The fearsome Tyrannosaurus rex could generate tremendous bone-crushing bite forces thanks to a stiff lower jaw. That stiffness stemmed from a boomerang-shaped bit of bone that braced what would have been an otherwise flexible jawbone, a new analysis suggests.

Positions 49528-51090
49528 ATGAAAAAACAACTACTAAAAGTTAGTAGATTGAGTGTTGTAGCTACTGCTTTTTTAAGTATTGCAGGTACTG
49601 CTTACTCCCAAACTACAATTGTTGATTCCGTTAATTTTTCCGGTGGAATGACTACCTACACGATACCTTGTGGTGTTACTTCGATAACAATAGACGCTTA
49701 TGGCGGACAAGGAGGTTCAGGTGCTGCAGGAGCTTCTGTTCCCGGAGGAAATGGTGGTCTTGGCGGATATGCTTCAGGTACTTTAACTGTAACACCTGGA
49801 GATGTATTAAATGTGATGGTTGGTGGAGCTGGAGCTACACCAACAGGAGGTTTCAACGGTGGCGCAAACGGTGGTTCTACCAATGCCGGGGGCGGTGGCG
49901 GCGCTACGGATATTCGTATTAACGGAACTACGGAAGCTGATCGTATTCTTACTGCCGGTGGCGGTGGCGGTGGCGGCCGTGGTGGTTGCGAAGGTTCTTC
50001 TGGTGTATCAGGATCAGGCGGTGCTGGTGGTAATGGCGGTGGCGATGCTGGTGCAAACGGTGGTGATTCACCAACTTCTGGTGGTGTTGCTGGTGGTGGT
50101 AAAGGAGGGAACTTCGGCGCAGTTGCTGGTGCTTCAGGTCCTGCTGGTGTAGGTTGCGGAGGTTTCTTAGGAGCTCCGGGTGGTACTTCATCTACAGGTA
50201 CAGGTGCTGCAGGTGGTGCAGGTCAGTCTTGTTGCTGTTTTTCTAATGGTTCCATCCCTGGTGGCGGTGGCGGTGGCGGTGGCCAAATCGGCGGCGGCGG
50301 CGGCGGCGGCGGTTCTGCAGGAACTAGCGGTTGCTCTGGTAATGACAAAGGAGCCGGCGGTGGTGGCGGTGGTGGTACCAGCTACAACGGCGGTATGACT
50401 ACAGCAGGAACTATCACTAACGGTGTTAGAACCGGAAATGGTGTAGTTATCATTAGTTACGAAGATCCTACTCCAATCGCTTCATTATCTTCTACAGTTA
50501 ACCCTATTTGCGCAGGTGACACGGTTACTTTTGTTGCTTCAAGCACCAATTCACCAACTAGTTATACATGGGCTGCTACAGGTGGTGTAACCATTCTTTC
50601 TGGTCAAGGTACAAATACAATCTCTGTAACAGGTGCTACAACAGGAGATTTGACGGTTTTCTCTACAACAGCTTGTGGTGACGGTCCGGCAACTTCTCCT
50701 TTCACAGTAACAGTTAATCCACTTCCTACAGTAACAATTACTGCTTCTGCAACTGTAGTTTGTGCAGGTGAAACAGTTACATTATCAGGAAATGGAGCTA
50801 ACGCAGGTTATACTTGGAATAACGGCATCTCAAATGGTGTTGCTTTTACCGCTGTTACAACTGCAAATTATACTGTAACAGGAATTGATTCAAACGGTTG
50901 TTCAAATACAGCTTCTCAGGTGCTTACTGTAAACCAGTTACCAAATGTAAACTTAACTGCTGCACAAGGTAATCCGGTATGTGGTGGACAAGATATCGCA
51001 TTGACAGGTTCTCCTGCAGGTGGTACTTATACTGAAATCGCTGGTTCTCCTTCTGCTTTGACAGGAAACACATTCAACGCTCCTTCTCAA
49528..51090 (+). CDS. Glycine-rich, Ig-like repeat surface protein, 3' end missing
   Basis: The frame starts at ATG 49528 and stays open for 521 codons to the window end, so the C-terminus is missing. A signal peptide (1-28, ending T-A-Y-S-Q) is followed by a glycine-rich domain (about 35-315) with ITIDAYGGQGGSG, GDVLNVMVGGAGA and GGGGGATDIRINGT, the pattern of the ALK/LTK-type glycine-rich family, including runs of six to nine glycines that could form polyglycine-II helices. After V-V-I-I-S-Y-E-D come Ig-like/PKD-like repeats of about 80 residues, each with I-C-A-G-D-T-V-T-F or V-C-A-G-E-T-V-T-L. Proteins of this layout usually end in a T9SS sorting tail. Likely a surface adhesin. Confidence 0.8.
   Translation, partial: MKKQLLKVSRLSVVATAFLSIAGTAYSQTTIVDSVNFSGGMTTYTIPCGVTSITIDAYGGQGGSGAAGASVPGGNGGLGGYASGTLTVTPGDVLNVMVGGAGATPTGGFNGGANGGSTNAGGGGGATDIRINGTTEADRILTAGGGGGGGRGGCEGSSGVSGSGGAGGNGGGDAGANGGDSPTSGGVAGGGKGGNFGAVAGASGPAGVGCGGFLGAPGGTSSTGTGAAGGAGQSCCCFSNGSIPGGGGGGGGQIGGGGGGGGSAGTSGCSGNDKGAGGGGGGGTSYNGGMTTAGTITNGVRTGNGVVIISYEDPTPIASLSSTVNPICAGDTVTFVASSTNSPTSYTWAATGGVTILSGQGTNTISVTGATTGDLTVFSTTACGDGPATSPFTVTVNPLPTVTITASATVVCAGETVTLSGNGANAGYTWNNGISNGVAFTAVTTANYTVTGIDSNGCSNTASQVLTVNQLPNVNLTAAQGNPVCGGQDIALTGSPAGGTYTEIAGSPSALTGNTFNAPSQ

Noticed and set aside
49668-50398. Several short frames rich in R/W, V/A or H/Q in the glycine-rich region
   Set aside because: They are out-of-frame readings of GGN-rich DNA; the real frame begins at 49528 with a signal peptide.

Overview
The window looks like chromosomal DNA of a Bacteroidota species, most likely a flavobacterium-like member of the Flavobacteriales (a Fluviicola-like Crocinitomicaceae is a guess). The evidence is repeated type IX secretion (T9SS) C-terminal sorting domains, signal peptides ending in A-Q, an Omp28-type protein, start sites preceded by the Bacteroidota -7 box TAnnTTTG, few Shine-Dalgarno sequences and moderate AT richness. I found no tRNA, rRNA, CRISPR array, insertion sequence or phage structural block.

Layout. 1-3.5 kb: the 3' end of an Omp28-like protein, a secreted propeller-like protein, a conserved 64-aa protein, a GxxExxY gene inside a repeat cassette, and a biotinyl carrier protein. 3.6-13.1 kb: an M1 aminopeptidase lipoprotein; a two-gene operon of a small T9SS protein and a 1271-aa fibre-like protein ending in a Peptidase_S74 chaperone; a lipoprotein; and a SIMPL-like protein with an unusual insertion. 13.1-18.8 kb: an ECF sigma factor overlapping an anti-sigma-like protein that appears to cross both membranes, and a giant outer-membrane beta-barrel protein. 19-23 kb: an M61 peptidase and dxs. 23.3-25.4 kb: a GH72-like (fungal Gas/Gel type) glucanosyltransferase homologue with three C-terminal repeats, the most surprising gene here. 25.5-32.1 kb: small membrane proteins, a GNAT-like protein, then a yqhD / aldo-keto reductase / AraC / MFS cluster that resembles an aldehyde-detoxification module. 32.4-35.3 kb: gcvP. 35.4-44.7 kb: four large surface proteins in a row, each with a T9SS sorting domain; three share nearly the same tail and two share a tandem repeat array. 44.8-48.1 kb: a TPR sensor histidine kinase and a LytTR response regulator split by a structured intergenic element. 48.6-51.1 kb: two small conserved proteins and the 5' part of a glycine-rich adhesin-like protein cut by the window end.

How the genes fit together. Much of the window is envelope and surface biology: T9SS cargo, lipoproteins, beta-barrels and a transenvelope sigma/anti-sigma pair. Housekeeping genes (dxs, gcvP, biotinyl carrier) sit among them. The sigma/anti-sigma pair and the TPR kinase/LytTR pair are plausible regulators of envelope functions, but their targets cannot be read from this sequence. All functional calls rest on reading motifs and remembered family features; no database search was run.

Unlike mammals, reptiles and their close kin have a joint dubbed the intramandibular joint within their lower jawbone, or mandible. New computer simulations show that with a bone spanning the IMJ, T. Rex could have generated bite forces of more than 6 metric tons, or about the weight of a large male African elephant, researchers reported April 27 at the virtual annual meeting of the American Association of Anatomy.
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